The Syrian regime plays a key role in the economy of transnational war that is taking place in the Middle East. To resist the opposition, Bashar al-Asad delegated control of the Kurdish areas to the PKK from July 2012 and allowed ISIL to prosper whilst avoiding bombarding its positions.
The Syrian regime additionally bought crude oil for its refineries from the PKK and ISIL and sold the refined product back to ISIL, whilst refusing the same to the Syrian rebels. Damascus maintains an ambiguous relationship with the PKK and ISIL, who do not pose a direct threat; both groups can use Syria as a behind the lines base for their operations in Iraq and Turkey. It is only with ISIS’ offensive in Iraq and against Baghdad that the Syrian regime began their bombing, in order to appear to the outside world and the West as a key player in the fight against an entity whose strength it had significantly bolstered.
On the side of the Kurds, they are exploiting a historic opportunity with the weakening of the States to negotiate economic and political benefits from Baghdad, Damascus, and Ankara. Indeed, any political or military reconquest of Iraqi Sunni areas would require the support of KRG. The KRG is today in a strong position in its discussions on the positions open in government, the status of territories conquered since June 10 (the town of Kirkuk, and the northern provinces of Nineveh and Diyala) and the right to export directly to Turkey its oil. Similarly in Syria, the PKK is now in possession of territories in Afrin, Qobane and in the Jezireh to recruit and train men, in coordination with its Iraqi sanctuaries in the Qandil and Zab mountains.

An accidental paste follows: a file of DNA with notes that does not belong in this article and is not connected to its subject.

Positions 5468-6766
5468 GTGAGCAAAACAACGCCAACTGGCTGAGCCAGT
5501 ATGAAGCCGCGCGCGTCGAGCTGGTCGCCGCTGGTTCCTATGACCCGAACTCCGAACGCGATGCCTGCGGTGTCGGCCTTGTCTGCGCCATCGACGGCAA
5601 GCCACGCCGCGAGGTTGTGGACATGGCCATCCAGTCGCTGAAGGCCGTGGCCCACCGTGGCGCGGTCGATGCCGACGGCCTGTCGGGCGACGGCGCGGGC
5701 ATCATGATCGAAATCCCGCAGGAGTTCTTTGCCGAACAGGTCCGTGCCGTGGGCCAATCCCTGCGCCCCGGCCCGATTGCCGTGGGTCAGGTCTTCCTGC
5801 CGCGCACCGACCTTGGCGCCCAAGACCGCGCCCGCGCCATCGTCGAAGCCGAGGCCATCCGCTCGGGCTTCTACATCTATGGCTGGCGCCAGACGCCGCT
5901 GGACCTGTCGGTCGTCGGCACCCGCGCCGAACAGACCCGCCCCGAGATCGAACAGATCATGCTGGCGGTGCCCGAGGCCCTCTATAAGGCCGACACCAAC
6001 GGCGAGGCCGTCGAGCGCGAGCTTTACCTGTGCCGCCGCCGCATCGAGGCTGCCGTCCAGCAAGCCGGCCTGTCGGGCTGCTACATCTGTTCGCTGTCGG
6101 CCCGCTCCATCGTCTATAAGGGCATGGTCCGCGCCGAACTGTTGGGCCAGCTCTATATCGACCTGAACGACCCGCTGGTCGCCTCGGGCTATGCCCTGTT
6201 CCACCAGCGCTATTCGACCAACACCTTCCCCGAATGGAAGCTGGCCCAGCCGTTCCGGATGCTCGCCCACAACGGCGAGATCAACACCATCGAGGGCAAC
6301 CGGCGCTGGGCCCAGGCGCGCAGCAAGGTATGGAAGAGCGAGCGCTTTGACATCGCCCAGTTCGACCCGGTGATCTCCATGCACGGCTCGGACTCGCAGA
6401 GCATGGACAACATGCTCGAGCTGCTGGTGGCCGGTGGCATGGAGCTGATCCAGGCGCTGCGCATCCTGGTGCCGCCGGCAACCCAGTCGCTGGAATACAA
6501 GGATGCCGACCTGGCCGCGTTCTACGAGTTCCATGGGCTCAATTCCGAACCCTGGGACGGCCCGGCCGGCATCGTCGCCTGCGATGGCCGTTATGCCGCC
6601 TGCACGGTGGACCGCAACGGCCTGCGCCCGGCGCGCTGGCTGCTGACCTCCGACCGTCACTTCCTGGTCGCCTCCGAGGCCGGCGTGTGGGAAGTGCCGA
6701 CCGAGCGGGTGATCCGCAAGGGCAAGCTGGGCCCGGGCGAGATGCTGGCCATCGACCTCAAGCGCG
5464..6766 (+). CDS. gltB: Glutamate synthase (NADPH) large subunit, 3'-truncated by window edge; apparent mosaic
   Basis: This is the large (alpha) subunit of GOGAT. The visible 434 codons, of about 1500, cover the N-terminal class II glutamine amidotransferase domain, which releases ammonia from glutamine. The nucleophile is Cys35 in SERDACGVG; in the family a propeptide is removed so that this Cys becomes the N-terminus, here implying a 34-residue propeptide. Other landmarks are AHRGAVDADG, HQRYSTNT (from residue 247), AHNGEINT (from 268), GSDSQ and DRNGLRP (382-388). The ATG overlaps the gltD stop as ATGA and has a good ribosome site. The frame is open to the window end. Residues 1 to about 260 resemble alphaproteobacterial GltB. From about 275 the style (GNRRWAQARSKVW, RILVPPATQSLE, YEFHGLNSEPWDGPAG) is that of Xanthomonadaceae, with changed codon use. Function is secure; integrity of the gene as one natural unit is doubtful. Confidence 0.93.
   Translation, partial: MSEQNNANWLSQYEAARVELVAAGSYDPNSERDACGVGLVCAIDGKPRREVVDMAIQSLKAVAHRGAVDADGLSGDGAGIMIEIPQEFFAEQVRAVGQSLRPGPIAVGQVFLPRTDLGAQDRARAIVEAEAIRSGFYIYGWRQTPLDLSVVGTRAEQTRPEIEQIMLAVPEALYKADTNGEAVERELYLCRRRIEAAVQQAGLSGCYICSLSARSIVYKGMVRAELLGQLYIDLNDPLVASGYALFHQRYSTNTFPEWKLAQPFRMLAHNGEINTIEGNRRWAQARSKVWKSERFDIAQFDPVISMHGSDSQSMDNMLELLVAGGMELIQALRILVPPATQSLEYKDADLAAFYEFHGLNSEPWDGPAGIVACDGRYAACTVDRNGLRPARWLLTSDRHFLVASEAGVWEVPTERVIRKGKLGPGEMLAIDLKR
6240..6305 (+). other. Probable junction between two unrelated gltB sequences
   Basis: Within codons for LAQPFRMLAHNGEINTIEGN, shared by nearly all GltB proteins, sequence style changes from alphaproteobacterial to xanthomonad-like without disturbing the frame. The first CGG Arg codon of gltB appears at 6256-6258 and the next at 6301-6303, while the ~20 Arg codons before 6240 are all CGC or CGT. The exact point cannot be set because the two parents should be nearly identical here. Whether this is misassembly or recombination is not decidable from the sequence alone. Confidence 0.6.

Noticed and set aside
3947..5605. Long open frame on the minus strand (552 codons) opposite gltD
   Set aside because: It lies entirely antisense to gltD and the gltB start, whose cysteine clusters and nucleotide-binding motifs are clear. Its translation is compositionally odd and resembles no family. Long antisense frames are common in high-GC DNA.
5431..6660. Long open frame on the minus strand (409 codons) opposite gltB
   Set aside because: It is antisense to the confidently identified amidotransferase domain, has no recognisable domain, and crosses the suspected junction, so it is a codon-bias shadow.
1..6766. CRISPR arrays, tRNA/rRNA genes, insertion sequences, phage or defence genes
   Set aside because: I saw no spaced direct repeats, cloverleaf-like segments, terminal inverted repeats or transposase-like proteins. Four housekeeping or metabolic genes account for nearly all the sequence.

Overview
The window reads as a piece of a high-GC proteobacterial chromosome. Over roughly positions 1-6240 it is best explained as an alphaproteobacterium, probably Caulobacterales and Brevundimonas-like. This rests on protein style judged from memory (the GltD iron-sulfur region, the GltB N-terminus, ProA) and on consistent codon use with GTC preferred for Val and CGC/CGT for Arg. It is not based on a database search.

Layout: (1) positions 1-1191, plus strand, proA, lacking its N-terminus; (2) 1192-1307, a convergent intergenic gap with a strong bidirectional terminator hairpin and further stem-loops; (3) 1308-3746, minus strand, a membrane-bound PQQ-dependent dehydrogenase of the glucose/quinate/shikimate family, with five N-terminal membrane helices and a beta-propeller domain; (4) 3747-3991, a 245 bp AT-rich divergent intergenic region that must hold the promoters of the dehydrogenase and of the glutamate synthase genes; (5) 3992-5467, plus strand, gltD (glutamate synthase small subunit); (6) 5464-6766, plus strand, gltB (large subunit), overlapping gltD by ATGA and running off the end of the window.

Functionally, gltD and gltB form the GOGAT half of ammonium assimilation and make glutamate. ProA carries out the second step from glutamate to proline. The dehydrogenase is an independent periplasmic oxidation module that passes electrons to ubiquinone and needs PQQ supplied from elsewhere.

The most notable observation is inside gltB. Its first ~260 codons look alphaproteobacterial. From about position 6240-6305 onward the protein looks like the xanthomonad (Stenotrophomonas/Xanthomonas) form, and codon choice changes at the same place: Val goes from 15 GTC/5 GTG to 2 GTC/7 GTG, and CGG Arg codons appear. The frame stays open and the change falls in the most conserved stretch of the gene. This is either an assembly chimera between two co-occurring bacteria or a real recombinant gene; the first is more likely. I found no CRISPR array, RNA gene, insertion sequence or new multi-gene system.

The Resilience of a National Logic

If the weakening of states has made ​​the borders porous, the challenge to these borders, regularly announced, will likely remain unsuccessful.
Whilst the regimes and national balance is up-ended, the states themselves are not. National borders remain part of the framework of the demands of the majority of armed groups who define themselves primarily as nationalists and whose operations depend on local dynamics of mobilization. National insurgent movements in Syria since 2011 – now the Army of the Mujahideen (Jayshal-Mujahideen), the Syrian Revolutionary Front (Jabhatal-Thuâral-Sûrîyîn) and the Syrian Islamic Front (al-Jabha al-Islâmîyya al-sûrrîyya) – and in Iraq since 2004 – the Naqshbandi brotherhood (Jama’at al-Naqshbandîyya), the Companions of Islam (Ansar al-Islam), the Army of the Mujahideen (Jaysh al-Mujahideen) – are all fighting for national goals. In their current alliance with ISIL, they continue to follow their own agenda against the Syrian and Iraqi regimes, in direct opposition to those, transnational and religious, of the Islamic State. These movements are composed of nationals, with a nationalistic vision that aims to conquer Baghdad or Damascus.
Similarly, the involvement of Hizbullah alongside the Syrian regime and the influx of more than one million Syrian Sunnis into Lebanon has profoundly destabilised the country. If political relations are increasingly strained between the protagonists, with clashes multiplying – in Tripoli in particular – the fact that the country has not entered into the civil war confirms the salience of a largely national framework.